Power electronics convert and control electric power. Renewable sources of electric power, DC infrastructure, energy storage, robotics and e-mobility make up the mass markets for power electronics. The global market is expected to reach €36 billion in 2022.
As the Internet of Things grows, power electronics become more important to Siemens, because they are the prime data source and the place for control execution. Siemens’ efforts focus on functional integration, flexible modular and scalable architectures, and intelligent software-defined converter systems.
The digital twin concept sits at the center of digitalization, linking all models and data related to products, production and operations, and providing them to designers, engineers, operators and service technicians across vertical domains. Using digital twins allows systems to monitor their own condition and simulate future behavior in real time, buildings to be planned more efficiently and product design cycles to be shortened.
Siemens provides its customers with tools to create and use twins for their own products. The company also creates twins of its own offerings for customers to optimize their use. Goal is to fully close the loop from design to production and the performance of products and systems so that information of the operation helps to optimize the initial design process.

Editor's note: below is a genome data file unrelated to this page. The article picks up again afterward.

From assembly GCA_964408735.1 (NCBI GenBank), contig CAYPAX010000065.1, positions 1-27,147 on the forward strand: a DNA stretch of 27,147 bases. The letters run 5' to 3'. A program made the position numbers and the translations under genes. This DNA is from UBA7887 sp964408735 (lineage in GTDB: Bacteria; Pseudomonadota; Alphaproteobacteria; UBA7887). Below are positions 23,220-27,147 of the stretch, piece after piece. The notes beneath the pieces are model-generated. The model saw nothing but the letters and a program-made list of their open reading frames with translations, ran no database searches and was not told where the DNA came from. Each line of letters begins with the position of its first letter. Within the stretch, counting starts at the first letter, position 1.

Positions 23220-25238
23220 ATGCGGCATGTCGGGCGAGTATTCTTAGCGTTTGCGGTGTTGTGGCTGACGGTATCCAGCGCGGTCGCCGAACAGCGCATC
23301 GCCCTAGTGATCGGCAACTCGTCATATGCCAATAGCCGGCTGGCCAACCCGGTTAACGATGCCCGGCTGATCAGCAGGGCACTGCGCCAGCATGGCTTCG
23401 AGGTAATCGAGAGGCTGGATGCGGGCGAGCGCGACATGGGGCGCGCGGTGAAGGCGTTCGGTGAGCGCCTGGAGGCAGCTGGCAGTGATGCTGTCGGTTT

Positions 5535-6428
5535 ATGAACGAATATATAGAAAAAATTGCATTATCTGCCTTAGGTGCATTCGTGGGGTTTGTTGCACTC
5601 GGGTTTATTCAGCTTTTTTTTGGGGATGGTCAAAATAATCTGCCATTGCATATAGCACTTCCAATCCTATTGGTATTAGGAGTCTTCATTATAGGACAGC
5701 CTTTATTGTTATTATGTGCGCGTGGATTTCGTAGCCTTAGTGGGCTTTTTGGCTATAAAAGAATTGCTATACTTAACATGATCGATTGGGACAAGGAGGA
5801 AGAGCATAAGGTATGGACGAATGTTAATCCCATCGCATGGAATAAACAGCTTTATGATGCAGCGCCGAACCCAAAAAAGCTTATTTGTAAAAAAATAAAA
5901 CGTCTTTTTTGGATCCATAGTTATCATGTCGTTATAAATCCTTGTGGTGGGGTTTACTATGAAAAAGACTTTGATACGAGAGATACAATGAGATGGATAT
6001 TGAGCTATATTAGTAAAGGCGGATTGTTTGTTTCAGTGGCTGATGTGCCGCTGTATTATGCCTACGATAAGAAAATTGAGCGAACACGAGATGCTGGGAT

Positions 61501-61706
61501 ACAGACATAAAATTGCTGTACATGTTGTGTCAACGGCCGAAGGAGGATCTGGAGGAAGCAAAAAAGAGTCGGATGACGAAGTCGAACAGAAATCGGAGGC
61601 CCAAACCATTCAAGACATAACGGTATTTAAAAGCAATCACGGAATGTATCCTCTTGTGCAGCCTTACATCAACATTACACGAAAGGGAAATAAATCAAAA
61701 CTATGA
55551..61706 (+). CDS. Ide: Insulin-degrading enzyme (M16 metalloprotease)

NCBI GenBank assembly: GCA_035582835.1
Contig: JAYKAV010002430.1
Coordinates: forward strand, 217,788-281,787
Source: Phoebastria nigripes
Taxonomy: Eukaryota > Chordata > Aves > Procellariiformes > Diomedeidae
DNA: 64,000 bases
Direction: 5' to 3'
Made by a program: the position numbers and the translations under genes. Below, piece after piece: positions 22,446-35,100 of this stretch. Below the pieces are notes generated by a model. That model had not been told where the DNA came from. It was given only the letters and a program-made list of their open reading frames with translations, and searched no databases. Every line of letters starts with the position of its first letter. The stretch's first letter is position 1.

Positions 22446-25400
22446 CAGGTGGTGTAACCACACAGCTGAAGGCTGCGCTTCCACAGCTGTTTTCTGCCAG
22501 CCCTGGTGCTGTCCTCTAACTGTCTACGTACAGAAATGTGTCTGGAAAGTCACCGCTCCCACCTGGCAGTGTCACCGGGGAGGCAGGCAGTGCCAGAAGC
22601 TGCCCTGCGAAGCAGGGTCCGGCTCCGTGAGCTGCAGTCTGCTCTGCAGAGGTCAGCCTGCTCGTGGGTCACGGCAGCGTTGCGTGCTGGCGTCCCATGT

For over 20 years, Siemens has been a leading driver of industrial software. In the meantime, users have come to expect company’s software to deliver more immediate and tangible added value. To fulfill these expectations, pressure on software development speed is high, and the software itself becomes increasingly complex.
Engineers at Siemens are therefore working on reference solutions to meet the challenges of creating innovative digitalization software. These solutions are being made available across the company to use synergies effectively and to avoid duplication of work.
Technology is our passion. We want to make our customers successful, and therefore we focus on core technologies that are most important to them. Our researchers work closely with customers and partners because we achieve the best results in an open exchange.Dr. Peter Körte, CTO of Siemens
Reinventing how we invent
The research labs in which the innovations of the past century were developed behind closed doors are not where the innovations of the 21st century will emerge.